Regarding Chinese IP theft, which a seven-month investigation by the U.S. Trade Representative alleges costs the U.S. between $225 billion and $600 billion every year, Beijing’s record is certainly poor. But American businesses told that same enquiry that China is taking some positive steps, in 2014 launching special courts to deal with IP that have received positive feedback. “China has been addressing this problem but not to the satisfaction of the U.S.,” says Nolt.
At Boao, Xi was keen to present China as a responsible world partner. He reaffirmed his commitment to low-carbon sustainable development and protecting the environment, a veiled reference to Trump’s widely condemned decision to pull out of the Paris Climate Agreement. Xi also championed his signature Belt and Road Initiative, a trade and infrastructure network tracing the ancient Silk Road.
“It’s a big thing for China to persuade people that it’s not just working for China’s interests,” says Kerry Brown, professor of Chinese politics at Kings College London. “To say that it’s presenting an indigenous form of globalization with Chinese characteristics has never been used before.”
Muddying the waters is whether the Trump administration has a more sweeping goal in sight than simply fixing a trade imbalance. In an op-ed in the London Financial Times on Monday, Trump’s notoriously Sinophobic White House Trade Advisor Peter Navarro painted the conflict with Beijing as an existential threat.
“Today, Chinese sovereign wealth funds and other state actors are scouring Silicon Valley trying to buy up the crown jewels of the American high-tech industry,” he wrote, adding that China’s GDP has grown from $1.3 trillion to $11.2 trillion over the past 17 years by breaking “every rule in the fair trade book on the way.” In February, FBI Director Christopher Wray even warned of a “whole-of-society” threat from China. “And I think it’s going to take a whole-of-society response by us,” he said.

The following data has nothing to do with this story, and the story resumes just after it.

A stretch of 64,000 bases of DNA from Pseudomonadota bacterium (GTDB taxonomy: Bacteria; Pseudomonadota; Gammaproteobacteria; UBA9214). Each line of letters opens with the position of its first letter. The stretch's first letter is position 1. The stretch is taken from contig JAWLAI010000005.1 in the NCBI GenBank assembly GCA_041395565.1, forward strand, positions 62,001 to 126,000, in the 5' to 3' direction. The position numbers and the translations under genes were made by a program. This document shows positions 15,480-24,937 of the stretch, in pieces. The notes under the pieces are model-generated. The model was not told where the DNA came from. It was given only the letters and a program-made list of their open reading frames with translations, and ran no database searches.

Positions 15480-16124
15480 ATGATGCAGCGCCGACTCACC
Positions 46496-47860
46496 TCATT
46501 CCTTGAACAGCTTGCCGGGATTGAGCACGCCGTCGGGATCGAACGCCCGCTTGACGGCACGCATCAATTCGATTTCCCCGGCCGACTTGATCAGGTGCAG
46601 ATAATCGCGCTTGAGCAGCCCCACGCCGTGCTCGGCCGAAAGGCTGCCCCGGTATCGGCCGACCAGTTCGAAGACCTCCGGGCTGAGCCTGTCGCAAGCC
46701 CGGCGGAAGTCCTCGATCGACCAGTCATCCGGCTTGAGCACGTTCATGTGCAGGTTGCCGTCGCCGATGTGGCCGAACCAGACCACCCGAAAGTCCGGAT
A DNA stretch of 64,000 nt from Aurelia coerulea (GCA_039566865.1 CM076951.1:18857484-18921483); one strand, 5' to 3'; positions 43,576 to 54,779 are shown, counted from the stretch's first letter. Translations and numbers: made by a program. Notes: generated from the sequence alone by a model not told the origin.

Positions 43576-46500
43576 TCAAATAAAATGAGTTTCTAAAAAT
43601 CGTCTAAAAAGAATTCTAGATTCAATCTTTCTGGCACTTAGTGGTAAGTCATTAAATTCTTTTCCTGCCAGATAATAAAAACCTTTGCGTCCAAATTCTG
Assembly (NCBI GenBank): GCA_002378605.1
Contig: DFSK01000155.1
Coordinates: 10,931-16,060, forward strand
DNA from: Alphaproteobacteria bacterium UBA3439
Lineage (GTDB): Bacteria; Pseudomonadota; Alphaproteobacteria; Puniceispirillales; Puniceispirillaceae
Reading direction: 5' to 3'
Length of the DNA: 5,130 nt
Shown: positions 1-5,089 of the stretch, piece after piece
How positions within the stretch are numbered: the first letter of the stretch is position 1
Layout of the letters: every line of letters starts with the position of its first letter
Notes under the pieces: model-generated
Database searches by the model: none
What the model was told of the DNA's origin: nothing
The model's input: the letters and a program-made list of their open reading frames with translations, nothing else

The Chinese Communist Party — ably aided by its jingoistic state media — has long exploited the phantom of meddlesome Western nations determined to keep China down. The risk, now, is that we may have a White House that is giving that theory some legs, especially as Trump’s latest tariffs put in its crosshairs Xi’s “Made in China 2025” initiative to dominate a string of high-tech strategic industries.
“If your objective is to make China perpetually a small, compliant actor, that’s not going to happen, at least not without a huge amount of conflict — economically and potentially even militarily,” says Brown. “It’s economic at the moment but things can spiral out of control.” (On Tuesday, Australia’s Fairfax Media claimed that China and Vanuatu had discussed the possibility of Beijing stationing a permanent military based on the Pacific island nation, in what would be a direct challenge to Washington. Vanuatu reportedly denied the claim.)
But even if the dispute remains economic, the damage could be widespread and severe. Stock markets have already tumbled, and on top of the risk of falling profits for American and Chinese businesses, Nolt says the crisis could possibly leach into the financial sector, given many companies that export abroad borrow against future earnings and may have to default on that debt.
“For me, this is the most serious crisis in the post-War era in terms of trade and financial relations,” he says. “And it could become a much more general crisis that affects the whole world.”